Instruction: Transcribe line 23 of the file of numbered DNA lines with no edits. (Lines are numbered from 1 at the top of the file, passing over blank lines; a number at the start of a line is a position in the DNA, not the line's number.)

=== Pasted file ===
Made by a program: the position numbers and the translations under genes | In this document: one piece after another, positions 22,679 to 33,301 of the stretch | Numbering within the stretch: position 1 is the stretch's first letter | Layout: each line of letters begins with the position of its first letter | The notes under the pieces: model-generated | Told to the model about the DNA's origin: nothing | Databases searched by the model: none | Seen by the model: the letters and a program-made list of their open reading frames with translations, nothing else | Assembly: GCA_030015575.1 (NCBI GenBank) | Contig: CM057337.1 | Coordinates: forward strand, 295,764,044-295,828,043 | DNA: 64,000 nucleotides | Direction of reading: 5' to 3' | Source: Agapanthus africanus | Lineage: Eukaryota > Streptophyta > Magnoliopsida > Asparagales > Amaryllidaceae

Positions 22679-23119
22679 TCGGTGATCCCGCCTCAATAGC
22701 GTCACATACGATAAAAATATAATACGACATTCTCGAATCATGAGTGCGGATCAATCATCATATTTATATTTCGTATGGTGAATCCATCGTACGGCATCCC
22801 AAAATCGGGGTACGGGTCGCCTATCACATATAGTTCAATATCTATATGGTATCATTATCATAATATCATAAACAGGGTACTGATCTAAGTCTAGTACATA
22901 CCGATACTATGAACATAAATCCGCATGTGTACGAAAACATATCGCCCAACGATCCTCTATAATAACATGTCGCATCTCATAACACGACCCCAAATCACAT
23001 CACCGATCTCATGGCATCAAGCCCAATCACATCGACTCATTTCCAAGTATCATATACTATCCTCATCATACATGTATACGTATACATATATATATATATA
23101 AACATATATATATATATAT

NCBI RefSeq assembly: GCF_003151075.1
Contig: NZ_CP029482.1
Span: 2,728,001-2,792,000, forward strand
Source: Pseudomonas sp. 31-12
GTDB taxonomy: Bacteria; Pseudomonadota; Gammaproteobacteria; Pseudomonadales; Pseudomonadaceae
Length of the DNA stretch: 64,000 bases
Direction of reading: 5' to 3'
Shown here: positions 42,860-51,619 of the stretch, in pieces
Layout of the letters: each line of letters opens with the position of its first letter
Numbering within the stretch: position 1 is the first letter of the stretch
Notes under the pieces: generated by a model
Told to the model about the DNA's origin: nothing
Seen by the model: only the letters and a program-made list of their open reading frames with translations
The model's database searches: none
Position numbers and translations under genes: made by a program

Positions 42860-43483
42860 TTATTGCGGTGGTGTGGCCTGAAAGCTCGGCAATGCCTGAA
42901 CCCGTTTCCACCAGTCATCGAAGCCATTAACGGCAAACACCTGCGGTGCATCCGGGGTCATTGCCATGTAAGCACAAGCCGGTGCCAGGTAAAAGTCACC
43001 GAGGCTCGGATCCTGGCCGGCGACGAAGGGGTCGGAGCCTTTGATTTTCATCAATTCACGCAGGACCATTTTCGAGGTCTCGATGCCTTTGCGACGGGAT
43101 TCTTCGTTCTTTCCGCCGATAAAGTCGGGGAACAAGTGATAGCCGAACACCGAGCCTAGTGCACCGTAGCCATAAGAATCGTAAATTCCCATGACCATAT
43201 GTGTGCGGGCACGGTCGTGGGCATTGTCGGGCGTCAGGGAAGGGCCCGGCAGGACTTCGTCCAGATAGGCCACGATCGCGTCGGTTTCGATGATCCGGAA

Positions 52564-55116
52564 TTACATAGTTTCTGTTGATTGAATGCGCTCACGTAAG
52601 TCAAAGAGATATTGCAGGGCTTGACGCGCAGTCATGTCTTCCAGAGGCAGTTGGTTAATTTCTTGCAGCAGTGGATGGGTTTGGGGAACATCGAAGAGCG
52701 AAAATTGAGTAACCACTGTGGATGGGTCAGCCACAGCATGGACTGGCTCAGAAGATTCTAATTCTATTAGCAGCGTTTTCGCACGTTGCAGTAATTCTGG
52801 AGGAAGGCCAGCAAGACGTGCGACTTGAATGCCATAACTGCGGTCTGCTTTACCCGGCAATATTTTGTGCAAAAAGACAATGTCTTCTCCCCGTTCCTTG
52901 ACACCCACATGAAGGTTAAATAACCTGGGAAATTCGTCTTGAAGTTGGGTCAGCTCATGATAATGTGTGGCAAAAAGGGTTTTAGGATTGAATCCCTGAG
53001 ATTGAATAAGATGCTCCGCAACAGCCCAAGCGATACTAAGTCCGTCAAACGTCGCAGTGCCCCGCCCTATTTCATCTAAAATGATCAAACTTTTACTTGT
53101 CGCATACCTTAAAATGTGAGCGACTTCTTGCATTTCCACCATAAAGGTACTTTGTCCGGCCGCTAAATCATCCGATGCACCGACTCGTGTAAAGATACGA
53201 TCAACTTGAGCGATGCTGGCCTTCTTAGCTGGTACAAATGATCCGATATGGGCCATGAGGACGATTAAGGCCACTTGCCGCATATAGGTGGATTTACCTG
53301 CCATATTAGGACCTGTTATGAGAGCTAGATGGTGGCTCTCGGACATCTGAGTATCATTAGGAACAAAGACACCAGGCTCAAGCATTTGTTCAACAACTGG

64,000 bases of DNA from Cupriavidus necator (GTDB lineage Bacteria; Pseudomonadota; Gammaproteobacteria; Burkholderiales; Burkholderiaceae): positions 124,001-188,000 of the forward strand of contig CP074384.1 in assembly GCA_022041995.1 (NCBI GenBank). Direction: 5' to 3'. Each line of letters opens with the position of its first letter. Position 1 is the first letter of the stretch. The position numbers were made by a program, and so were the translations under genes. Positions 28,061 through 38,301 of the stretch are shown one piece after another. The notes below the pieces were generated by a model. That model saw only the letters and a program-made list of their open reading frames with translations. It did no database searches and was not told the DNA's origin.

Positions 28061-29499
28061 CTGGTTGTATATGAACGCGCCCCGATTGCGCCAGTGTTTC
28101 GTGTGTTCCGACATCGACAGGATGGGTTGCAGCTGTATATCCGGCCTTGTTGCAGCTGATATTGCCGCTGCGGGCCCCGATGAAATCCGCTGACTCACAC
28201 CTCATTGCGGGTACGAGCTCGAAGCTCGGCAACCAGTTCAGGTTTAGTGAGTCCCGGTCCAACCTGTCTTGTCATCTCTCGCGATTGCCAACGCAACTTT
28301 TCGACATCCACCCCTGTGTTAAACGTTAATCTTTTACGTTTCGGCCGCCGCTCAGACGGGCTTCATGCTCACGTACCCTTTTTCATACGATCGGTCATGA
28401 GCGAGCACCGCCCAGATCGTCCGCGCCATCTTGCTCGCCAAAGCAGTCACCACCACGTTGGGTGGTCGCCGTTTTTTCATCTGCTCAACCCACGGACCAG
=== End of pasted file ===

Position numbers and translations under genes: made by a program